Kit harington, who visited the farm with his fiancée Rose Leslie, said: “I’m very proud to be Patron of Longlands Farm. I’ve had a look round for the first time and it’s been an incredible experience. I’ve seen the wonderful work that goes on here, and I’ve met all these...
  9. The Guardian RSS
    Created by The Guardian RSS
    Jun 15, 2018 at 7:22 AM

    The magical wilderness farm: raising cows among the weeds at Knepp

    Written by Patrick Barkham

    You can’t make money from letting cows run wild, right? When Patrick Barkham got access to the sums at a pioneering Sussex farm, he was in for a surprise.

    Orange tip butterflies jink over grassland and a buzzard mews high on a thermal. Blackthorns burst with bridal white blossom and sallow leaves of peppermint green unfurl. The exhilaration in this corner of West Sussex is not, however, simply the thrilling explosion of spring. The land is bursting with an unusual abundance of life; rampant weeds and wild flowers, insects, birdsong, ancient trees and enormous hedgerows, billowing into fields of hawthorn. And some of the conventional words from three millennia of farming – ‘hedgerow’, ‘field’ and ‘weed’ – no longer seem to apply in a landscape which is utterly alien to anyone raised in an intensively farmed environment.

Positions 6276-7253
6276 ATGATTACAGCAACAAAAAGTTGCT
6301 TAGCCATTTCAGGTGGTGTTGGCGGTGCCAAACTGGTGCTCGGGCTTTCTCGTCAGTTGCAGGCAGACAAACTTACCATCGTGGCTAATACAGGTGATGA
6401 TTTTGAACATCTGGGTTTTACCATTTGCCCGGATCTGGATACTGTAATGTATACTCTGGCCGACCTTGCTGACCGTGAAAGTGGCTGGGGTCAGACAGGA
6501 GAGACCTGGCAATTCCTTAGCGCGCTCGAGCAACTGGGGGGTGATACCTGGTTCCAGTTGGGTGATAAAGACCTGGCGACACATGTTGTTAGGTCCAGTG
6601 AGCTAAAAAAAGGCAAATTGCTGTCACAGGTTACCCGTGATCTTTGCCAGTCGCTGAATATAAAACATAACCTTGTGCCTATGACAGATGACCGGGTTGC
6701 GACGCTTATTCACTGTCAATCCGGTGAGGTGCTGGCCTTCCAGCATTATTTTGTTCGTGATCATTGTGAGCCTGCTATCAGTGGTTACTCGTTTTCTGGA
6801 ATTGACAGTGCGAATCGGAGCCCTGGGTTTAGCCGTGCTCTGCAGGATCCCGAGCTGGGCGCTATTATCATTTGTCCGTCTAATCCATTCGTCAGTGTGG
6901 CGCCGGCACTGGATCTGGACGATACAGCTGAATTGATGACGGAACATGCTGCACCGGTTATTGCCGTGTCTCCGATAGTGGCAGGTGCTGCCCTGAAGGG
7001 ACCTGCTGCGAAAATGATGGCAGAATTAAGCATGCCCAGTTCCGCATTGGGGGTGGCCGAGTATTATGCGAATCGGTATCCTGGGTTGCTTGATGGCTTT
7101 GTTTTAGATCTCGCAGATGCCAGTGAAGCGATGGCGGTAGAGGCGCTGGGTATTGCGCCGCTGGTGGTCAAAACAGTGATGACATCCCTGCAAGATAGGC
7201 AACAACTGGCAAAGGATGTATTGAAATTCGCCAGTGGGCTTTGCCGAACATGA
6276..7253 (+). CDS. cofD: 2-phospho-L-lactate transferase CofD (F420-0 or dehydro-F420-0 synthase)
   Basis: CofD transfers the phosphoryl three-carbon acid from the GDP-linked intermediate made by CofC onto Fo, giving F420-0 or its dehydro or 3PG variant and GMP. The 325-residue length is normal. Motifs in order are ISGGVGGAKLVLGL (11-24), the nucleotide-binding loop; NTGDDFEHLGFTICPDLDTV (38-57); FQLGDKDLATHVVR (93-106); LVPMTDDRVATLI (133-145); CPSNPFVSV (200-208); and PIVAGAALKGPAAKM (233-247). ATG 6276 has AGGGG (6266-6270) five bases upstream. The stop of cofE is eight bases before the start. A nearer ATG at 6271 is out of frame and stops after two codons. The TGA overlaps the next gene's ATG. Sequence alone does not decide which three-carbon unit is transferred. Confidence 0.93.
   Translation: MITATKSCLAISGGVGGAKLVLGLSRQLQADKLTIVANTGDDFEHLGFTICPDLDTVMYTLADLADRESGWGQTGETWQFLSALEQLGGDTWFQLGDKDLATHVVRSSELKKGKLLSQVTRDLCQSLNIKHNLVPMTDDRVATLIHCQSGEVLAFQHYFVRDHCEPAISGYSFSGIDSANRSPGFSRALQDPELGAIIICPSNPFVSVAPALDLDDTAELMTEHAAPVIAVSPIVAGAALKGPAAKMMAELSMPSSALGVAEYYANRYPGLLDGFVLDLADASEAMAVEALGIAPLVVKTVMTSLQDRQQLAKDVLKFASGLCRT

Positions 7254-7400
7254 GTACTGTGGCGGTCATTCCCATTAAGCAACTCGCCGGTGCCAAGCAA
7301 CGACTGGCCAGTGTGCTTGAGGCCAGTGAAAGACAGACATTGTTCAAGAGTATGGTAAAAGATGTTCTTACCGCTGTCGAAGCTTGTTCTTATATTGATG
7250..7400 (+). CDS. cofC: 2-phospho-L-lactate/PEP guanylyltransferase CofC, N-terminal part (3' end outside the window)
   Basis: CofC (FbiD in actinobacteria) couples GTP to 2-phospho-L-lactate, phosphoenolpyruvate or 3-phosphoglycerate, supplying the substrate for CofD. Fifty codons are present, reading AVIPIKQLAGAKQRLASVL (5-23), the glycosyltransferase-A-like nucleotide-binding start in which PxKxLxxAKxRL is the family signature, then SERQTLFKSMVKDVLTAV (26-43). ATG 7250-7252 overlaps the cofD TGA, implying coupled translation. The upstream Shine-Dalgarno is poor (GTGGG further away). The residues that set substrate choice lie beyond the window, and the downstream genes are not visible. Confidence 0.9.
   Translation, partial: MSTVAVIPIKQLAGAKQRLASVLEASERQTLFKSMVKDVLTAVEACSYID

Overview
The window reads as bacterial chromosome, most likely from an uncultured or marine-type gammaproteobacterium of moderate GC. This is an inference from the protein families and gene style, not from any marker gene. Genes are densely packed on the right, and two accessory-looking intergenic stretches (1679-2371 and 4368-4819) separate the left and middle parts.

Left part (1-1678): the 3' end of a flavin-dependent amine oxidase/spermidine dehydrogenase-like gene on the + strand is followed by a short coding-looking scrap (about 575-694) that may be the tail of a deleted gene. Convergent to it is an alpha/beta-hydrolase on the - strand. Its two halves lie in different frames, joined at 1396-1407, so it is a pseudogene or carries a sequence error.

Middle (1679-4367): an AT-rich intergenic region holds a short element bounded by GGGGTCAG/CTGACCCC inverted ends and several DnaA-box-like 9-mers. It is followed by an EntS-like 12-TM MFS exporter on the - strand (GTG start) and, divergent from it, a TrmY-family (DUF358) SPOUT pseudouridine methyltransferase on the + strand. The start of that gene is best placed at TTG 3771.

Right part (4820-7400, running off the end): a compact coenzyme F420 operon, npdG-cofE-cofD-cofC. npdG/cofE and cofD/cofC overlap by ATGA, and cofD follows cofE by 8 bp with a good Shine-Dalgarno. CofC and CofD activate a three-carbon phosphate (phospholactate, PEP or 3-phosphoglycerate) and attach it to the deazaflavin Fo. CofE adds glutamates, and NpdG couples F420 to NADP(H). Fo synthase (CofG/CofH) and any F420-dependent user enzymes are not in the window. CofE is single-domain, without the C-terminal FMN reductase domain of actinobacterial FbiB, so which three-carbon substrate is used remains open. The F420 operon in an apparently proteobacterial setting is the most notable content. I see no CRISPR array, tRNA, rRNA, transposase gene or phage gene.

This is Knepp, a 3,500-acre farm in densely-populated lowland Britain, barely 45 miles from London. Once a conventional dairy and arable operation, at the turn of this century, Knepp’s owners, Charlie Burrell and Isabella Tree, auctioned off their farm machinery, rewilded their land and, as much by accident as design, inched towards a new model of farming. Some view the result as an immoral eyesore, an abnegation of our responsibility to keep land...